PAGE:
What do you say to someone who saved your life?
"What words come after 'thank you'?" asked Bruce Bowles as he hugged Kayla Dunn for the first time.
Separated by hundreds of miles and many years, it turns out that Dunn, a 22-year-old Wisconsin resident, was a perfect bone marrow match for Bowles, 63, of Lexington.
The two met for the first time Thursday at Blue Grass Airport.
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"It's crazy how God can have two people's lives cross at a specific point," said Dunn, who came to Lexington with her husband, Jon, from Wisconsin Rapids, Wis.
"I would not be alive it if wasn't for her," said Bowles, who flew the couple to Kentucky as a thank-you. "I would not be here."
Dunn and Bowles were matched through the National Marrow Donor Program in June 2011, six months after Bowles, a retired businessman, was diagnosed with leukemia. He received the transplant shortly after the match was made.
Bone marrow is the soft spongy tissue that lies within the hollow interior of long bones. In adults, marrow in large bones produces new blood cells. Chemotherapy is used to kill the leukemia. A bone marrow transplant allows for new, healthy blood cells to grow.
Dunn, who works as a waitress, had signed up to be a donor four years earlier. A man at her church in Wisconsin was in need of a donor and she wanted to help. She registered by getting her cheek swabbed just after she had turned 18. Then, she said, she kind of forgot about it.
That was until last year. Dunn's phone number had changed so the donor registry contacted her mother. When she got back in touch with the donor program, there was a flurry of activity, blood tests and papers to fill out. "They didn't say it was an emergency, but I could tell they were in a hurry," she said.
Dunn said she never thought about not following through with the donation, but the timing wasn't perfect. She was contacted six weeks before her wedding. But, she said, she couldn't have lived with herself if she knew she could have helped but didn't.
The marrow was harvested from her pelvic bone using a large needle while she was under general anesthesia.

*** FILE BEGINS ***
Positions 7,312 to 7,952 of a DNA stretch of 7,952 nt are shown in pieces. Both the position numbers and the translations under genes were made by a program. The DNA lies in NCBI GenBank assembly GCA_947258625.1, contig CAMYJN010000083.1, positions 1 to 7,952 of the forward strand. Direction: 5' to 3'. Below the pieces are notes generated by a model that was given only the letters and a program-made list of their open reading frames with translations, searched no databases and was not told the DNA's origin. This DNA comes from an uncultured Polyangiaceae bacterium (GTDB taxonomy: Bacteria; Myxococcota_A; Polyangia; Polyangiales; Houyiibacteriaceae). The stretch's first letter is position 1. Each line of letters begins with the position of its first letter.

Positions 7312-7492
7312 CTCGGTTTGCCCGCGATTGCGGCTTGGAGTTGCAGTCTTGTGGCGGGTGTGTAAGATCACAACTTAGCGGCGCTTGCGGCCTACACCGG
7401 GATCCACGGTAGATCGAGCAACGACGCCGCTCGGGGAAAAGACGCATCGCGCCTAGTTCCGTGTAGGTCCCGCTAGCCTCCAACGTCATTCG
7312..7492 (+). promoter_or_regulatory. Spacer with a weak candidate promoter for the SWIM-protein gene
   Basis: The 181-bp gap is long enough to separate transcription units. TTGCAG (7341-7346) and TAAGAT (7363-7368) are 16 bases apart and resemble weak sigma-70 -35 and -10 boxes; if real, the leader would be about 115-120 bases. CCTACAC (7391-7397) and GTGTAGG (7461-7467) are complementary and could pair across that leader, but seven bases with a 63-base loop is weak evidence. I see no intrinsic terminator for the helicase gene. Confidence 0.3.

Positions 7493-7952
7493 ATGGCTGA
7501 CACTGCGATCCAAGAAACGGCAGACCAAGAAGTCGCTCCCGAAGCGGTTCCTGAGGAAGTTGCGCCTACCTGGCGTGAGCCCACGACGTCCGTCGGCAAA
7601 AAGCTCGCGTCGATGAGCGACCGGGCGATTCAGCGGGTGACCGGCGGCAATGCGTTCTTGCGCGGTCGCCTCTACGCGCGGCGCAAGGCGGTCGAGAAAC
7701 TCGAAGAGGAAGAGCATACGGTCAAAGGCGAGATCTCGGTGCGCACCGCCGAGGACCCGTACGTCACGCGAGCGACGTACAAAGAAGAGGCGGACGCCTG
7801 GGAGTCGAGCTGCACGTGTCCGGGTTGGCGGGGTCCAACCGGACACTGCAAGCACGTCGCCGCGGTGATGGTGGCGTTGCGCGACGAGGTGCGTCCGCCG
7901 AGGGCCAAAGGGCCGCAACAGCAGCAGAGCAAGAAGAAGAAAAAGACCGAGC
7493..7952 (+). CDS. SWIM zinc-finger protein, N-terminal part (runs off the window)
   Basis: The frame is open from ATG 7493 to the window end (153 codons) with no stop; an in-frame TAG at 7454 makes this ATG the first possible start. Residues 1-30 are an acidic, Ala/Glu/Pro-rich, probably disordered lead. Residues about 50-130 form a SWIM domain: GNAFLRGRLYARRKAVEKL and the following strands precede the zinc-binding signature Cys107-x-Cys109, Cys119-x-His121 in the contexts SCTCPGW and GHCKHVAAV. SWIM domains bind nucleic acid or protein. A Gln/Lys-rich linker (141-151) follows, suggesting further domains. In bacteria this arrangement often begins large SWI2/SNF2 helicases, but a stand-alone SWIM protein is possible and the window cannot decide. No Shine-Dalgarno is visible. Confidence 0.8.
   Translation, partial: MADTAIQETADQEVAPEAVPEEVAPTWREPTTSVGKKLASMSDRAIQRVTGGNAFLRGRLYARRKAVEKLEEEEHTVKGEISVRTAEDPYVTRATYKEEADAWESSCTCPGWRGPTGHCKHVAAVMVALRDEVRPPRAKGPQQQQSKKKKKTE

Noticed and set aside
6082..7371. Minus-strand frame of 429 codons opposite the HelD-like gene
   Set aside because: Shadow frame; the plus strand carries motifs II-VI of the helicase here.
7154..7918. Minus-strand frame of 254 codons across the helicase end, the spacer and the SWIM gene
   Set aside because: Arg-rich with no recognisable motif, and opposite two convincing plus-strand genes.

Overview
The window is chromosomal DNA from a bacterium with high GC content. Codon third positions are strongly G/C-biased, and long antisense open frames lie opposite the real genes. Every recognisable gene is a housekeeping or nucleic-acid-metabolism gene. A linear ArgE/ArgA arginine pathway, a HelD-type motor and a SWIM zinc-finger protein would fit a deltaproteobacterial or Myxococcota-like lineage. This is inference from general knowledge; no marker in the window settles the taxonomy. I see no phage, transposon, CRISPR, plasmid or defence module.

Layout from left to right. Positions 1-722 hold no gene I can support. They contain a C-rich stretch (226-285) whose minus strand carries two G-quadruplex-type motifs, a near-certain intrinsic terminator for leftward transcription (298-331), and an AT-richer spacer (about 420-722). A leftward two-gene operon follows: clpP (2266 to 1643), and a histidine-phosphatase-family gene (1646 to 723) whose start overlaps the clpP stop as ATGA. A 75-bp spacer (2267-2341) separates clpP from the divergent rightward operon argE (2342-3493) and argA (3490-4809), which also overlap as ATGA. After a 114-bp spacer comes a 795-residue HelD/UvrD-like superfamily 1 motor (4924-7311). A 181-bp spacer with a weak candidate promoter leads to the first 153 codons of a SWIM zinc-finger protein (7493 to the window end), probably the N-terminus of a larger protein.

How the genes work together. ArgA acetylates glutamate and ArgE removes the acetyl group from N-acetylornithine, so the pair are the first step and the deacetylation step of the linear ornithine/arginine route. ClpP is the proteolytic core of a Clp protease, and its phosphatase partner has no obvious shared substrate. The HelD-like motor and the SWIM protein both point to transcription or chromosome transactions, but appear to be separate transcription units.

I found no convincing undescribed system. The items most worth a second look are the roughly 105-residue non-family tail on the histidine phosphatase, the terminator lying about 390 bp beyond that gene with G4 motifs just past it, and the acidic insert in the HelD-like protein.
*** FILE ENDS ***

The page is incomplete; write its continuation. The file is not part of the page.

She didn't know anything about the recipient of her bone marrow except that he was a 62-year-old male. For the first six months after she donated, she didn't know whether the bone marrow had helped. She said she was thrilled to learn that the transplant had been successful and that the recipient was recovering. "I was, like, 'yes'!" said Dunn.
Bowles said Dunn's donation came in the nick of time. He had taken 60 rounds of chemotherapy to suppress his immune system so the bone marrow could be effective. There was another donor who at the last minute was found to be incompatible. The chances of finding Dunn, a perfect match, were infinitesimal.
The bone marrow program doesn't allow donors and recipients to contact each other for one year. As soon as that deadline passed, Bowles sought out Dunn. He called her in September. "I don't know how to tell you this," he said in a message, "but you are my donor."
"I just about jumped off the chair," Dunn recalled.
"It was a little clumsy at first," Bowles said, "but we warmed up right away."
Soon they were talking frequently. Although his prognosis is good, Bowles, whose immune system is still recovering, can't fly. So he invited Dunn to Lexington.
There were hugs all around when she got off the plane. Bowles' daughter Ashley took pictures and said "thank you" to the woman who helped her father live and walk her down the aisle for her spring wedding.
There was talk of things to do in Kentucky, the culinary wonder of the Hot Brown and the fine burn of Kentucky bourbon. Bowles has arranged a tour of the Lucille Parker Markey Cancer Center and a gathering of friends at his house.
The brief visit will likely go by too soon, but the bond Dunn and Bowles share is lasting.
What's it like knowing you saved a life?
Dunn paused a minute and then smiled: "There are just no words to explain it."